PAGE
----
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Reducing the Gender Pay Gap in your Business

Published November 09, 2020 (last updated February 24, 2021) Author: Employsure
gender pay gap will be closed by pay equity amendment act

Changes to the Equal Pay Act 1972 will apply from 7 November 2020 with a view to reducing, if not closing, the Gender Pay Gap. 

Studies have found that women in occupations traditionally performed by women, that is jobs where more than 60% of the workforce is female – such as Teacher’s Aides, or Nursing,– tend to be lower-paid than men doing the same job or a different job requiring the same skill and effortOn average, a woman earns 9.4% less than a man, though in some industries the difference may be as much as 30% percent or more. This is the gender pay gap. 

The changes aim to improve the process for employees to raise, progress and resolve pay equity claims, in order to address where women have been paid less than men doing work of equal value in different workplaces or industries. It also allows unions to bargain for higher pay for women at an Industry level. 

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Do You Have A Gender Pay Gap in Your Business?

Workers will be more engaged and productive if they know that they are being paid fairly, so it makes sense to close the Gender Pay Gap in every business. Consider the below to help identify areas where there may be a pay equity or equal pay gap:

  • Do you have mainly female employees?
  • Is the work that is being done by female employees currently or historically undervalued because of factors such as the nature of work being generally associated with women?
  • Do you have men and women in your business who have similar skills, responsibilities and experience?
  • Do those men and women work under the same conditions and put in similar amounts of effort?
  • If so, do you pay your male and female staff the same rates for doing the same job?
  • Are the men starting on higher salaries and progressing faster?
  • Are there more men at senior levels and in the types of roles that lead to more senior positions over time?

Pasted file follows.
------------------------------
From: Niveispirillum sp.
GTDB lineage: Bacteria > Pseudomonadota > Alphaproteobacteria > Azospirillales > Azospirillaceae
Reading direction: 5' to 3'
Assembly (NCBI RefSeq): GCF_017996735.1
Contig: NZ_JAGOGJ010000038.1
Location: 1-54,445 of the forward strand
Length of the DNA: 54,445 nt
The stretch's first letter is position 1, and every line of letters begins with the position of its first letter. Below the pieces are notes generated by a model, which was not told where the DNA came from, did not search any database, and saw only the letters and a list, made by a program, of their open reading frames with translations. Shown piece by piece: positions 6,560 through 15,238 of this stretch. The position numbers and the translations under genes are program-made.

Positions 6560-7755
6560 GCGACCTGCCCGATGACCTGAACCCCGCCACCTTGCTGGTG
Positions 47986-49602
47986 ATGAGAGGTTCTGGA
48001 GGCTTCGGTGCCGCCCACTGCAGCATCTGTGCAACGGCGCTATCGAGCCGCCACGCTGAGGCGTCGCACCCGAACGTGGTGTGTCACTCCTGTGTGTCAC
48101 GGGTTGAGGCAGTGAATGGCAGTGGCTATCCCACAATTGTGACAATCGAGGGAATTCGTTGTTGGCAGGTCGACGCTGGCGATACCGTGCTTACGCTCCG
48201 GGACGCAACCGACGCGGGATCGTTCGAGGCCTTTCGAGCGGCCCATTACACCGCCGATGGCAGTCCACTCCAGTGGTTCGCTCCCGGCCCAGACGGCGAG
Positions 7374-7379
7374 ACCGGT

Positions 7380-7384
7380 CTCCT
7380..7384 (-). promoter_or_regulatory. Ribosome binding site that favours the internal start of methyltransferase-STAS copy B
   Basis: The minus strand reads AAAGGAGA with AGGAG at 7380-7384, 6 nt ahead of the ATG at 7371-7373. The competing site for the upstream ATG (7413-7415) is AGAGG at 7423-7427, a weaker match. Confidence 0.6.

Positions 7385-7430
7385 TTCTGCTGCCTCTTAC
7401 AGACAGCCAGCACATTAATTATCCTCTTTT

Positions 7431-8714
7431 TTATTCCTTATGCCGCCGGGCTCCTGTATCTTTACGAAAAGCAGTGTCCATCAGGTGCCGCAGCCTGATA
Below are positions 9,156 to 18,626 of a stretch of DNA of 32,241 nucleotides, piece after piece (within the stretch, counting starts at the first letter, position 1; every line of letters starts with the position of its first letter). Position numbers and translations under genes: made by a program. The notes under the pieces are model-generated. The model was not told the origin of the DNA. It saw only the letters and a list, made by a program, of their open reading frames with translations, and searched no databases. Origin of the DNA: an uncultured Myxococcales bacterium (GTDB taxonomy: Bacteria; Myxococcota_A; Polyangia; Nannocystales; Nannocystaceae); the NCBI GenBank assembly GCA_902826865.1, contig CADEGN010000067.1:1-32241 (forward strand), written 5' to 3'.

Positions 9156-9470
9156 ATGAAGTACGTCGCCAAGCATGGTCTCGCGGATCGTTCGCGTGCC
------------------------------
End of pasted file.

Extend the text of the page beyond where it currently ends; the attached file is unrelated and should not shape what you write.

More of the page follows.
• Is there slower career progression for employees who take parental or carers’ leave or work part-time?

What Can You Do to Close The Gap?

Assess the Gap

To close the gap, you firstly need to establish where it lies and how wide it is. Compare differences in pay between men and women across the business by analysing pay roll data and employee records:

  1. Determine the difference in pay across all men and women compared to the number of men and women in the organisation.
  2. Then check the pay difference between men and women at similar pay levels against the number of men and women at each level.
  3. Finally, compare the pays of men and women doing the same or similar work with the number of men and women in the business doing the same work.

You can also compare salaries and progression for men and women, and for full-time and part-time staff.

If the gap is in respect of pay equity, there is a set process to follow to assess if a claim is arguable, and if so, what is an equitable pay rate.

Make A Plan

Once you have identified and assessed the gap, based on your organisation’s circumstances make a plan to close the gender gap. You should set clear, measurable objectives and consider the following when drafting your plan:

  • Don’t make assumptions about the nature and value of work in jobs that are mainly done by women or mainly done by men
  • Identify and put a value on skills and knowledge whilst taking into account responsibilities and working conditions for each job in terms of the gender-inclusive job evaluation standard (available from Standards New Zealand).
  • Establish appropriate training and career development to bring both male and female employees up to an equal standard.
  • Recruitment and performance reviews can provide opportunities to set or increase employee pay and close the gap.
  • Encouraging flexible work and parental leave for both men and women can also help women advance at the same rate as their male colleagues.

Implement the Plan

Put your plan in place and monitor it closely through periodic analysis of updated payroll data and employee records and regular reporting and feedback.

Review the Plan

Review the plan regularly to see if it is tracking successfully and to see whether the objectives and means of achieving them need to be adjusted to reflect any changes to the business.

For more information on the amendments to the Equal Pay Act 1972 and what to do if you receive a pay equity claim, see our blog or call Employsure for free, initial advice on 0800 568 012

About Employsure

Employsure is one of New Zealand’s largest workplace relations advisers to small and medium businesses, with over 5,500 clients. We take the complexity out of workplace legislation to help small business employers protect their business and their people.

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